Parliament (Joint Departments) Bill

Part of the debate – in a Public Bill Committee at 1:41 pm on 7th June 2007.

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Photo of Shailesh Vara Shailesh Vara Shadow Deputy Leader of the House of Commons 1:41 pm, 7th June 2007

It is a privilege and a pleasure to be serving under you for the first time, Mr. Weir, particularly given the special significance of the Second Reading Committee pointed out by the Deputy Leader of the House.

We are having a Second Reading of this Bill in Committee because it is not Government-led, but House business and therefore non-contentious. We are all privileged to be partaking in such a Committee, not only because it does not often take place, but also because the Bill seeks fundamentally to change the way in which the House of Commons and the other place are run.

For years, both Houses have had separate administrations. We are now seeing an evolutionary process in the Palace of Westminster in that for the first time there will be a joint department. As the Deputy Leader of the House said, in the past there has been close co-operation between both Houses, but they have nevertheless maintained distinct units.

It is good that we will be blessed with the opinions of the hon. Members for Aberdeen, North and for North Devon. I take this opportunity to pay tribute to all staff in both Houses who serve us so well, and who often do not get the praise that they deserve. [Hon. Members: “Hear, hear!”]

The Bill seeks to formalise something that initially started as nine separate information technology units. Those were later merged into a temporary working department. I understand that the Administration Committee looked very carefully into the working of the temporary department, and on the whole gave it its approval, while expressing some reservations about remote services to constituencies. I understand that that issue will be looked at further. The Bill makes provision for future joint departments to be set up without the need for another hearing. As the Deputy Leader of the House said, such joint departments are not currently envisaged, but that is clearly something that might happen; the proposed parliamentary visitor  centre, for example, or the refreshment departments, the Libraries or the Official Report.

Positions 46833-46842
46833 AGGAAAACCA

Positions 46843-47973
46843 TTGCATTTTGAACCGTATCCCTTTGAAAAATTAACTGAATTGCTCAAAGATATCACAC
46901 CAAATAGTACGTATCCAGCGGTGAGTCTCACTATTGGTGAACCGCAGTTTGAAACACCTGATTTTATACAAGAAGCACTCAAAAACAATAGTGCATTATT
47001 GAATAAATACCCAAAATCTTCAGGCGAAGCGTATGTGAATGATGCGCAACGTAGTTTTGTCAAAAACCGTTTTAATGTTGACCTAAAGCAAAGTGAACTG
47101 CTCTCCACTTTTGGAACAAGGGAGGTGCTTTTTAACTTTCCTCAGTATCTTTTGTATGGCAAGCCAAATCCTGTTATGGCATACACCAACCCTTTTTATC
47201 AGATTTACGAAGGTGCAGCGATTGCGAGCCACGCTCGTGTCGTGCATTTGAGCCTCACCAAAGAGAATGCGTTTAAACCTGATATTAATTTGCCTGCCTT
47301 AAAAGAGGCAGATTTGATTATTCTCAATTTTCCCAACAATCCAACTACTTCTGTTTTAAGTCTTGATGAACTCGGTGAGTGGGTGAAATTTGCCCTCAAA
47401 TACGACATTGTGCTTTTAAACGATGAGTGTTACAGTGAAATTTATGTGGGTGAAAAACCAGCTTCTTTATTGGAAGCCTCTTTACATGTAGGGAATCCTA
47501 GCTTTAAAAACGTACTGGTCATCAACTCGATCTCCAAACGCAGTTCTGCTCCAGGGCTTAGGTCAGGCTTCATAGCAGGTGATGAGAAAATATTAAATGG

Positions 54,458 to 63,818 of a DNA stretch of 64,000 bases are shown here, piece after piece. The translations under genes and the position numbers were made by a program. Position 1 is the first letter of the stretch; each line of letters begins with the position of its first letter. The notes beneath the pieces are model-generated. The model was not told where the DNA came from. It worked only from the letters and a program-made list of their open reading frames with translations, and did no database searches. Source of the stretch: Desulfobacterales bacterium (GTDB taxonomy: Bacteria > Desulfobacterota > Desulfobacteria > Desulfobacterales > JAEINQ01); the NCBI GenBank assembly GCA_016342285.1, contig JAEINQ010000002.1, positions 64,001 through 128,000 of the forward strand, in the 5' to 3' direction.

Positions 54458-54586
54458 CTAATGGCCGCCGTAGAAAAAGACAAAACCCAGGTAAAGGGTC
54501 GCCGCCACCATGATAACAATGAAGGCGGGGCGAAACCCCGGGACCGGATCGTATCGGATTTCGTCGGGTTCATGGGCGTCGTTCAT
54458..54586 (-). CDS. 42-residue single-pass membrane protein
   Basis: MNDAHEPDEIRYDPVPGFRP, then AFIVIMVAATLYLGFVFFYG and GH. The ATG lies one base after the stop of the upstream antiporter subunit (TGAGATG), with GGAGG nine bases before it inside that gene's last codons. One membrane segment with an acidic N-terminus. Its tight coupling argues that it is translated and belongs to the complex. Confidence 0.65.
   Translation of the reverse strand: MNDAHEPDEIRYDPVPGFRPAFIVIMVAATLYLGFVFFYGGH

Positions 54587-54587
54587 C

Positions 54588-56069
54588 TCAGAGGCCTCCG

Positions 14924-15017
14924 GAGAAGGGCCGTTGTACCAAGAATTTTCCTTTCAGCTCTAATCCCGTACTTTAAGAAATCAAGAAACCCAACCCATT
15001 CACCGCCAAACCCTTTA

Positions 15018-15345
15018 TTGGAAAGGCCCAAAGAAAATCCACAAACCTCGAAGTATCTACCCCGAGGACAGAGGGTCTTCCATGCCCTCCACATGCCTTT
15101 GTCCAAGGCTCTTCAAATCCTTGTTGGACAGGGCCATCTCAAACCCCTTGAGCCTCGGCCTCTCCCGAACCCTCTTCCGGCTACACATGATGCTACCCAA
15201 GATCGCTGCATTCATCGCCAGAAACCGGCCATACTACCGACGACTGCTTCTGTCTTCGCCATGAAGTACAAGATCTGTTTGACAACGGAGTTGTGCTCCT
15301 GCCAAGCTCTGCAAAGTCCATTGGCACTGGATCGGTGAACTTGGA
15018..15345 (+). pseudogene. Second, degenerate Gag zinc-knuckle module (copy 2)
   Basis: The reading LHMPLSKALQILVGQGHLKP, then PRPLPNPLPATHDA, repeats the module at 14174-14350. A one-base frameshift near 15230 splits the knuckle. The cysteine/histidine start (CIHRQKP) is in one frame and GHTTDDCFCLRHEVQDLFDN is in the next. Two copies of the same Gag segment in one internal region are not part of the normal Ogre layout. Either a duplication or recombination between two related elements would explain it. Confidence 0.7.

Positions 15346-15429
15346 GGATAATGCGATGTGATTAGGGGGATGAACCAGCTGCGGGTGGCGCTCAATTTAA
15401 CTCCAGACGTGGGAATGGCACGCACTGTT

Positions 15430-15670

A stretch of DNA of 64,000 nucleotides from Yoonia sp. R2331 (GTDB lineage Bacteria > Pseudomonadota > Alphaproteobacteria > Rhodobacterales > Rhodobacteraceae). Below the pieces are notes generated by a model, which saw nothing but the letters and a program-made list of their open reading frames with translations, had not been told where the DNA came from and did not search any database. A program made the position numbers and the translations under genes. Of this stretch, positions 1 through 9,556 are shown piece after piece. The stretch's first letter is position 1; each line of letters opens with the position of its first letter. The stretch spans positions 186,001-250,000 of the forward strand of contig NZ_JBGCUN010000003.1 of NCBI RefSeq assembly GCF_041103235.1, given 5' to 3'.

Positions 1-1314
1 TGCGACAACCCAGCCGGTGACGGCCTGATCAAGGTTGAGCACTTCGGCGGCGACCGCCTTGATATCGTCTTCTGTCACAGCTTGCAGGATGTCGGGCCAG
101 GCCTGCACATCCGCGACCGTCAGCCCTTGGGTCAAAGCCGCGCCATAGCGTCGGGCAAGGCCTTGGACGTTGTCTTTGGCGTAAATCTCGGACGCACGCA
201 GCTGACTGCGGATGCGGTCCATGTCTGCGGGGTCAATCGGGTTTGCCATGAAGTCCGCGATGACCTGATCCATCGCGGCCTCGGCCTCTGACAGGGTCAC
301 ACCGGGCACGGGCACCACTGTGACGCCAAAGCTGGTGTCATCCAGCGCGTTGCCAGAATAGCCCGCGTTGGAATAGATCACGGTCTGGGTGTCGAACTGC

I will take a moment to express the concerns of trade unions with regard to the Bill. I am heartened that before the joint department was set up, trade unions were fully consulted—as were the staff—and that any concerns they had were allayed. That being said, it is important to have on record that trade unions still have concerns regarding future joint departments. If those are set up, I very much hope that the trade unions and all staff concerned will be consulted properly and that everything is done in a proper manner to ensure that if redundancies and the like are envisaged, they are dealt with sensitively and carefully. I understand that the other place has stated specifically that it is not interested in a joint refreshment department. As the Deputy Leader of the House said, the Bill requires that both Houses must be in agreement and that such decisions must be debated on the Floor of the House in the other place.

Much that I would have said has already been covered and in the interests of brevity I am happy to conclude my comments by saying that we agree with the Bill and are happy to support it.